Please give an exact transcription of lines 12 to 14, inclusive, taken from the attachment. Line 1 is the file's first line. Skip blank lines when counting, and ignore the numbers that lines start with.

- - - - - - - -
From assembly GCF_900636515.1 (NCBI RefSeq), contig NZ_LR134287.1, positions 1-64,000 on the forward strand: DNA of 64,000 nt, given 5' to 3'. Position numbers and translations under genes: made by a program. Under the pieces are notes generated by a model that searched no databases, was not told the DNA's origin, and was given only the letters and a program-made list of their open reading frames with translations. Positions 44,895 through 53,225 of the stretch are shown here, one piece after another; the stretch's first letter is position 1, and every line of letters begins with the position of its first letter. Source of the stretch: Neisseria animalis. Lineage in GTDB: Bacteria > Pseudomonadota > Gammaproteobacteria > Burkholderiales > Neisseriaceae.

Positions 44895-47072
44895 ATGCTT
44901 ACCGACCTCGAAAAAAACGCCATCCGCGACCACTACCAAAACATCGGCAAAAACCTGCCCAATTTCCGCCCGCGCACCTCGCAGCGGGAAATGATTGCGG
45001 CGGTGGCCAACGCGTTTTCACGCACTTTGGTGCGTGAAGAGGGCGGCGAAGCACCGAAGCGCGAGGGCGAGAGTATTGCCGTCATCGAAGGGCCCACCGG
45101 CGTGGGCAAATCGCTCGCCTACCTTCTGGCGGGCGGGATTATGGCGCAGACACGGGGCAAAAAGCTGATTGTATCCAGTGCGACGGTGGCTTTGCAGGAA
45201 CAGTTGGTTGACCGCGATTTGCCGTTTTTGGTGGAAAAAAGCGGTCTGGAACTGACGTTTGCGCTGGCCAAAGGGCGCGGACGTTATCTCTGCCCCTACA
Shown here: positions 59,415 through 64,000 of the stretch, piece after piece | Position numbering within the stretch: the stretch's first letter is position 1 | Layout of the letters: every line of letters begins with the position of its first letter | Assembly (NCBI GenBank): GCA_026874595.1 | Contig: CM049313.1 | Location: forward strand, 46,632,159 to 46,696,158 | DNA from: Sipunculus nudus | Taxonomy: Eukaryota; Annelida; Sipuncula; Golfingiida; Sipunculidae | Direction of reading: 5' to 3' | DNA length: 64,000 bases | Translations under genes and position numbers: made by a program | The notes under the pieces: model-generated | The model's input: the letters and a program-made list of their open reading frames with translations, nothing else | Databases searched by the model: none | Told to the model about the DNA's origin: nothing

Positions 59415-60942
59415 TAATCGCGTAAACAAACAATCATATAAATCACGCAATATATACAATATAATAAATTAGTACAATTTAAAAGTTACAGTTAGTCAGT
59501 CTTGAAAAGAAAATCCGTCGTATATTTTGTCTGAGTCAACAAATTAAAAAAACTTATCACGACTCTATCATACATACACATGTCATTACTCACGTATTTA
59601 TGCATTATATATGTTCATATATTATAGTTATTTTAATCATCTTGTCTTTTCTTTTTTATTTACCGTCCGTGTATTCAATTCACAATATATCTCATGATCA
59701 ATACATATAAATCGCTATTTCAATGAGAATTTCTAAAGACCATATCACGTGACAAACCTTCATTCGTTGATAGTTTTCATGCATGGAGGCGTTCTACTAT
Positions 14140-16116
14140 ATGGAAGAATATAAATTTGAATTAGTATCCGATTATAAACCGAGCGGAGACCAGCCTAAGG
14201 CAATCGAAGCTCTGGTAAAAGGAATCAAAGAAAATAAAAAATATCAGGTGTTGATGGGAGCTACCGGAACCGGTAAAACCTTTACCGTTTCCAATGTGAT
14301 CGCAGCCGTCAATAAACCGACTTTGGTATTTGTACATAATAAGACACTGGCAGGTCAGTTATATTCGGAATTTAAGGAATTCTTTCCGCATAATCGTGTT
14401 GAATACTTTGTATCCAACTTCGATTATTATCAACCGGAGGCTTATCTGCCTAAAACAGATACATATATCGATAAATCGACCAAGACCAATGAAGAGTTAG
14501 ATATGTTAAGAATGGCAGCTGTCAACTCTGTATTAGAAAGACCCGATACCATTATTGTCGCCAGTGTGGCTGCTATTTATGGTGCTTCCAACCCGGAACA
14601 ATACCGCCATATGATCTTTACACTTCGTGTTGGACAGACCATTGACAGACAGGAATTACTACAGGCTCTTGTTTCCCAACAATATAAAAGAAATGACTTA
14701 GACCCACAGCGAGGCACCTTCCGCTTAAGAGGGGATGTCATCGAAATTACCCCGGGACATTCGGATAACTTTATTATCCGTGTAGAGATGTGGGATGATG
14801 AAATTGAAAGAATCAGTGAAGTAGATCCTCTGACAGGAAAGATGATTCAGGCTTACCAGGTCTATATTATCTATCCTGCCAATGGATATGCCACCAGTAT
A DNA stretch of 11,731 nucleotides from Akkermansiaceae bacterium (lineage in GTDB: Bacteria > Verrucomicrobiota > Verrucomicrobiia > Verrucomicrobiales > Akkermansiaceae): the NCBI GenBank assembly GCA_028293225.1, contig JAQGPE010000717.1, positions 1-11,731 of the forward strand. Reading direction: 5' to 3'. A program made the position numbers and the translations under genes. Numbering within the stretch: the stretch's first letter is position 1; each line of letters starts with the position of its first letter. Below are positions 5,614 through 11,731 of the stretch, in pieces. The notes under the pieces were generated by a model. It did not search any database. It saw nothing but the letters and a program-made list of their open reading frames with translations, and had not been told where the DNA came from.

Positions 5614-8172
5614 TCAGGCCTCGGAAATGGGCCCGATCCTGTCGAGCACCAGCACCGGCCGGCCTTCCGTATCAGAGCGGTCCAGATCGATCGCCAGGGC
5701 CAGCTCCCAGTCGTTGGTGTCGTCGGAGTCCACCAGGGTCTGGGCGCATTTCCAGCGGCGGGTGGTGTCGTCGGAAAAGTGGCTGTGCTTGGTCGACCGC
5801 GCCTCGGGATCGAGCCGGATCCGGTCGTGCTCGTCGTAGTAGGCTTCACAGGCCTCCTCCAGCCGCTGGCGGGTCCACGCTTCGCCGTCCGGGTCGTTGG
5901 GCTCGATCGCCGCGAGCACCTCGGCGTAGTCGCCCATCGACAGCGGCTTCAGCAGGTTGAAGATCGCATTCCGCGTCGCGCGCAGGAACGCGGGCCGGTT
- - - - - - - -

59601 TGCATTATATATGTTCATATATTATAGTTATTTTAATCATCTTGTCTTTTCTTTTTTATTTACCGTCCGTGTATTCAATTCACAATATATCTCATGATCA
59701 ATACATATAAATCGCTATTTCAATGAGAATTTCTAAAGACCATATCACGTGACAAACCTTCATTCGTTGATAGTTTTCATGCATGGAGGCGTTCTACTAT
Positions 14140-16116